[Texas Monthly] You’ve Never Seen the Rio Grande Valley This Way

By Michael Agresta | December 13, 2021

The Rio Grande Valley is not one of the easier places in America to build a career as a contemporary artist. The strip of predominantly blue-collar border towns and cities from the Gulf Coast and Brownsville up the river to Edinburg, McAllen, and beyond boasts few top-notch art institutions or deep-pocketed collectors. The scene can leave something to be desired too. On the porch outside Presa House Gallery in San Antonio, painter Donald Jerry Lyles Jr. tells me about a short-lived “art walk” series in McAllen. Nearby bar owners raised a stink, Lyles says, because the participating galleries were giving away free wine and cheese. The monthly event was kiboshed. So much for local patrons of the arts.

This month, Presa House is presenting “South of the Checkpoint/North of the Border,” featuring works, mostly paintings, by Lyles and fellow homegrown RGV artists Gina Gwen Palacios and Rigoberto A. González, all three of whom teach at the University of Texas–Rio Grande Valley. Bigger-city venues don’t often showcase RGV artists, and, as the exhibit at the DIY artist-run Presa House shows, that’s a shame. González, Lyles, and Palacios have unearthed rich veins of subject matter in the landscapes and people of the RGV, and their work deserves more reach. One gift that painters, especially, can give to the rest of us is the momentary ability to see a place more clearly, incisively, or transcendently than we ever could on our own. Each of the three artists on display, in his or her own way, offers that sort of singular, transformative interpretation of the Valley.

The most haunted vision probably belongs to Palacios, a Rhode Island School of Design graduate who hails from a family of migrant farmworkers based in and around the Valley. She speaks of her art as uncovering and recovering in the landscape traces left by generations of agricultural workers, who made the Valley what it is today. Cotton is a go-to subject, as are endless fields, and the vanishing point of the road as it stretches to the horizon, giving the sense that one could drive forever (as farmworkers do over the course of their lives) without ever getting anywhere.

An especially precarious type of migrant experience—the dangerous overland trek from Mexico—is also suggested in several of Palacios’s canvases: blue barrels in a scrub desert, the word “AGUA” crudely painted on their sides; a patch of rough-hewn wooden crosses in an overgrown rural cemetery; the big prickly pear cactus that has forced itself through a chain-link fence. Everywhere in her paintings, systems of order are buckling under the forces of nature—lines of telephone poles sagging to one side, roads filling with puddles of rain. People are absent, except for one portrait of her farmworker aunt and young cousin standing in a ragged field. It’s titled American Primitive, a reference to an album by folk-music compiler and guitarist John Fahey, but also to Grant Wood’s iconic painting American Gothic.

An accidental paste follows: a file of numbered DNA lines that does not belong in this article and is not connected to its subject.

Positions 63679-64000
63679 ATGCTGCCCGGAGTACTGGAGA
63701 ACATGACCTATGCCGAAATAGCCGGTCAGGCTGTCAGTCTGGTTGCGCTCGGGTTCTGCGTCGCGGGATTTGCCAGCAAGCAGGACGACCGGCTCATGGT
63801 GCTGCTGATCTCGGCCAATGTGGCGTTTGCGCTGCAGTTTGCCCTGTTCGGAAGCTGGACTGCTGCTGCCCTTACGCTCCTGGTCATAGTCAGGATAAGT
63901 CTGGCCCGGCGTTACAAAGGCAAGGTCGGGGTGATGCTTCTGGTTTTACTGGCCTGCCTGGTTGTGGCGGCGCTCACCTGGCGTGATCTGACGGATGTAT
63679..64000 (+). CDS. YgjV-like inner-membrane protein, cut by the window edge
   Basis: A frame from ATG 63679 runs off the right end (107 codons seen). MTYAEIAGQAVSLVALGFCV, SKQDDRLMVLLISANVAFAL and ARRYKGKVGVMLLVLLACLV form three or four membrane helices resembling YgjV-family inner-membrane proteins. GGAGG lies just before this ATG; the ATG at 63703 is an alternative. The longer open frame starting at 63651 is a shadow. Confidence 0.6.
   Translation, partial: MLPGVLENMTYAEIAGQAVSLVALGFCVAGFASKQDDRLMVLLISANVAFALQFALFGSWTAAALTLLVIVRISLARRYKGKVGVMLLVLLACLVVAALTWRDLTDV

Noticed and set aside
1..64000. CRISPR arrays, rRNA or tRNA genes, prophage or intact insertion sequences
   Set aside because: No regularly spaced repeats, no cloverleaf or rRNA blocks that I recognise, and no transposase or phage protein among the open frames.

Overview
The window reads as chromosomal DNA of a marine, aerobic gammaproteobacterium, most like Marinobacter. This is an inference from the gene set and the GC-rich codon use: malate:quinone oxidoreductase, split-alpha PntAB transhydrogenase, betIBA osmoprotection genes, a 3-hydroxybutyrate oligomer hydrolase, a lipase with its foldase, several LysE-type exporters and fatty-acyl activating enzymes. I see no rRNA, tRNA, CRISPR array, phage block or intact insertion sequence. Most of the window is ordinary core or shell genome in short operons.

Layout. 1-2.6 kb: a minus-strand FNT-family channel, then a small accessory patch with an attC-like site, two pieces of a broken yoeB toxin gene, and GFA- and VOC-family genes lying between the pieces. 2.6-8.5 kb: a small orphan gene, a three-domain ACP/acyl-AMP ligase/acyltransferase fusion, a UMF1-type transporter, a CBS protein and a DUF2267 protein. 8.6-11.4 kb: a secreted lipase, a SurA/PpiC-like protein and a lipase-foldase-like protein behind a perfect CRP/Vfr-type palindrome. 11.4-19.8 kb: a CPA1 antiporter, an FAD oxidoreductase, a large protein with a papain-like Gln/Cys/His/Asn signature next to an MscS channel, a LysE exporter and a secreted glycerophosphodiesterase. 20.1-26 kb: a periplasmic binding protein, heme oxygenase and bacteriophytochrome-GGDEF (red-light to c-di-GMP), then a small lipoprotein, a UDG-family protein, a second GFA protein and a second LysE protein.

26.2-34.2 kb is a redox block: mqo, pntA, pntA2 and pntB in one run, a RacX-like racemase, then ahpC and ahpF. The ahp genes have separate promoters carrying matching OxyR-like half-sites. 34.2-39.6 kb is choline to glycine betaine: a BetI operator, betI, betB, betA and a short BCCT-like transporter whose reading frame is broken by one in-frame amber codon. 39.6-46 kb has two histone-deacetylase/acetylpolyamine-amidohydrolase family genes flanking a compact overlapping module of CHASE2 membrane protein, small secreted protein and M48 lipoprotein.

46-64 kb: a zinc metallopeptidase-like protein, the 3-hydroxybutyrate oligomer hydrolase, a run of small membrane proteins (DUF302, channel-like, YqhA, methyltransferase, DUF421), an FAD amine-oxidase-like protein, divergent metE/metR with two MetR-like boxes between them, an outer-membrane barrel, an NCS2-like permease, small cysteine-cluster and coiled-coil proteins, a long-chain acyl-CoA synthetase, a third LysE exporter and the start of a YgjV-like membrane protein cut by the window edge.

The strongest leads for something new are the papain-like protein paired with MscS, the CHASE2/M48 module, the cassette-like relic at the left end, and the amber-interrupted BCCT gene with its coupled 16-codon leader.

The latter allusion underlines some key questions posed by the entire “South of the Checkpoint/North of the Border” exhibition. The artists are following in the footsteps of American Regionalism, the pre–World War II art movement that rejected abstract styles then arriving from Europe and instead focused on realist depictions of the so-called heartland. What happens when this approach is taken to the RGV, an island-like region seemingly off the edge of America, beyond the Border Patrol checkpoints? Is life in the RGV such a far-out situation, or is Valley reality just as central to American reality as is, say, an Iowa farm? And by looking deeper into RGV reality, might the rest of America begin to learn a few important things about itself (such as, for instance, who actually does the work of harvesting our crops)?

Rigoberto A. González, Mariposas en el muro, Butterflies on the wall, 2021, oil on linen, 48 x 40 in.